How a simple week end in France has now transformed in a long travel through three countries (Image: WalesOnline)

The collapse of the cheap airline has consequences way beyond the cash

Initially published on LancsLive.

I’m one of these Flybe customers panicking over their cancelled plane tickets.

My group of friends have been planning a special getaway weekend in May for six months now.

We come from different parts of France and the UK, so getting us all together at the same date is a pretty rare deal.

To prevent any trouble, at the end of February I had booked my return plane tickets to Lyon with Flybe, as usual, for a total amount of £155.89.

Easy peasy – or so it seemed.

On March 5, all of that went awry.

When I learned the company had suddenly collapsed, I panicked: how was I going to get to the getaway weekend I wouldn’t miss for anything in the world? Will tickets be as cheap as they were a month ago? Will I get my money back?

But beyond money lay a long-lasting problem: how will I visit France simply now?

Here’s the thing: among all the companies, Flybe was by far the most practical to travel to France.

Not only did they serve several airports in the country, and not just the capital like most companies, but there was no stopover, and one could easily go anywhere in France from the UK in more or less an hour and a half.

But with Flybe collapsing, forget about all that.

Travel nightmare, hello.

As I rushed onto several plane companies’ websites, I realised there was basically no simple alternative: no company is serving Lyon without a three hour stopover to Paris, whatever the price.

Then began a logistical nightmare with my friends, which ended up in a kind of messy solution: I will now arrive in Paris a day before I had planned, sleep at my friend’s, and hop onto a five-hour car trip with them to Lyon.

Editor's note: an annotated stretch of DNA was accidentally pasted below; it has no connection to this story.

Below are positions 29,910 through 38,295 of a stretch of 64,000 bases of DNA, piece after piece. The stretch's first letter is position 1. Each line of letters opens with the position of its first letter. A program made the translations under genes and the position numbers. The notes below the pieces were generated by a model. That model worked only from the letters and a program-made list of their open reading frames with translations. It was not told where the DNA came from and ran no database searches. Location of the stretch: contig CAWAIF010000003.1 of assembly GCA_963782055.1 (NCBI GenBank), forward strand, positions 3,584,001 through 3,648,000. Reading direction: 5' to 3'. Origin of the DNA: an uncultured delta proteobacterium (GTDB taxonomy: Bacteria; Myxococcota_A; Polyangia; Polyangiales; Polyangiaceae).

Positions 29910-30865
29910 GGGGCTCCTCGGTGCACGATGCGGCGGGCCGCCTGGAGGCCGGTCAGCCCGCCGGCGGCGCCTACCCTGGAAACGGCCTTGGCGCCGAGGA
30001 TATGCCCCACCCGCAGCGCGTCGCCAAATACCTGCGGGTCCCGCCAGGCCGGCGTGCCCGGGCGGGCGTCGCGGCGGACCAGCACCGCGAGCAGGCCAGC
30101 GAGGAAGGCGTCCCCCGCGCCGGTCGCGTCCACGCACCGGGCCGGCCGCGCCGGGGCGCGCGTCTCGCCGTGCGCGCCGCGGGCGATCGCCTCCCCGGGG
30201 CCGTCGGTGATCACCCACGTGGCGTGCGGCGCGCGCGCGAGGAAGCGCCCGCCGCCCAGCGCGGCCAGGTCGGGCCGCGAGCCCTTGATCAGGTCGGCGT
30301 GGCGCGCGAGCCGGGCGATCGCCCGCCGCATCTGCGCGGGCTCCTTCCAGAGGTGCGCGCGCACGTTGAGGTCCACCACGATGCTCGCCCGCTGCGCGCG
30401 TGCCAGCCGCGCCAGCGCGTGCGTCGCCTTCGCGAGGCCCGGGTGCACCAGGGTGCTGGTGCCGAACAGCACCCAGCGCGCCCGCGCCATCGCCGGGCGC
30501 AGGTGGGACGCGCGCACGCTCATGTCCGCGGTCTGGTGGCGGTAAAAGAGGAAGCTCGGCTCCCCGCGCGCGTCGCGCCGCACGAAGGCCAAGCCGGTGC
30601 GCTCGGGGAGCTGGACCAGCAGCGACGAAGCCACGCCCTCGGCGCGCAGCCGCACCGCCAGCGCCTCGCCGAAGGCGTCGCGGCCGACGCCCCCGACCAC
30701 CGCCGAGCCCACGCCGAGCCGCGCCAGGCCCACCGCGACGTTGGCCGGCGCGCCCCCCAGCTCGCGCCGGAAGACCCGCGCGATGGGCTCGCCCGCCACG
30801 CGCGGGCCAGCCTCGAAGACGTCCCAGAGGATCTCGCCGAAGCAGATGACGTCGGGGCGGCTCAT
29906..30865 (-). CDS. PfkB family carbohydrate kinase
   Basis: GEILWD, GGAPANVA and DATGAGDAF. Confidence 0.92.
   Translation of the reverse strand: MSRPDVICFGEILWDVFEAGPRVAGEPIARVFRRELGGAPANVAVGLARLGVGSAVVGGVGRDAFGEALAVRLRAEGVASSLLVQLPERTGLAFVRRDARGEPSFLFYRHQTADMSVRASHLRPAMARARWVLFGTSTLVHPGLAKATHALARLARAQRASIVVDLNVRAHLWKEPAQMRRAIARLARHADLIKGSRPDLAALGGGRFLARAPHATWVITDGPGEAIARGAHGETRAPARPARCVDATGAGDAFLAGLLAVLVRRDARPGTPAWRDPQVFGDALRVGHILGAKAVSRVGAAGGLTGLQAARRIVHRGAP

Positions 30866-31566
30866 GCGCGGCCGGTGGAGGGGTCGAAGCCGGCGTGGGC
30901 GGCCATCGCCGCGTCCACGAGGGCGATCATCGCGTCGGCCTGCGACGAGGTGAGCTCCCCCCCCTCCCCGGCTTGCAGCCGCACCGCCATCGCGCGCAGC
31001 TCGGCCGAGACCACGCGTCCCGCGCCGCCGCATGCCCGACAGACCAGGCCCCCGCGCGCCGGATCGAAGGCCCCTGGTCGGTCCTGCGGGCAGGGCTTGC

To come back to the UK, I’ll have to take a train from Lyon to Geneva, and then take a plane back to Birmingham.

What should have been an easy direct flight back and forth has now transformed into a full adventure through France and Switzerland. How charming.

At least, the total amount for these new tickets was not too far off what I had initially paid – except we’re renting a car to go south, adding £70 to my initial budget.

Of course, I had to resolve this issue extremely quickly, as every Flybe customer was frantically buying all the other options.

Then came the other challenge: getting my money back.

As I looked through Flybe’s website , no proper information was given, apart that business had ceased immediately and advice not to travel to airports, as well as a redirection to the Civil Aviation Authority’s website.

It seemed like the company didn’t want to get involved with angry customers, as the email address they provided for further information simply didn’t work.

FlyBe obviously doesn’t want you to contact them

Among dozens of options, the CAA site read:  “If you paid the airline directly by credit card you might be protected by Section 75 of the Consumer Credit Act 1974. You should check with your card issuer for further advice. You may have similar cover if you paid by Visa debit card and should check with your bank.”

I concluded I had to contact my bank. As I went through my banking application, I was presented with a form that was virtually impossible to fill in with a phone.

Now what?

Frustrated and deceived, I decided to go to my bank in-person to have this Flybe business resolved once and for all.

The banker was very nice and helpful but was as lost as I was, and had to read instructions for a good 10 minutes before beginning the procedure.

Of course, he asked if I contacted the company first before turning to them as part of their policy, and I felt more frustrated than ever: it looked like neither Flybe nor my bank wanted to deal with this issue, and purposely misled the customer under a heavy procedural madness.

It took a full half-an-hour to fill the form together with a profusion of details – it seemed the only thing they didn’t ask was my astrological sign.

After it was done, I was told the money will be back in my bank account within 28 days.

But after all of that, I feel like other procedural obstacles will lie between me and the £155.89 I paid.

However, I won’t let myself be distraught: after all, I am not responsible for the collapse and there is no way I’m paying my travel twice.

I just hope another low-cost company will take over the Flybe destinations – if not, coming back for Christmas will be a whole new costly nightmare.

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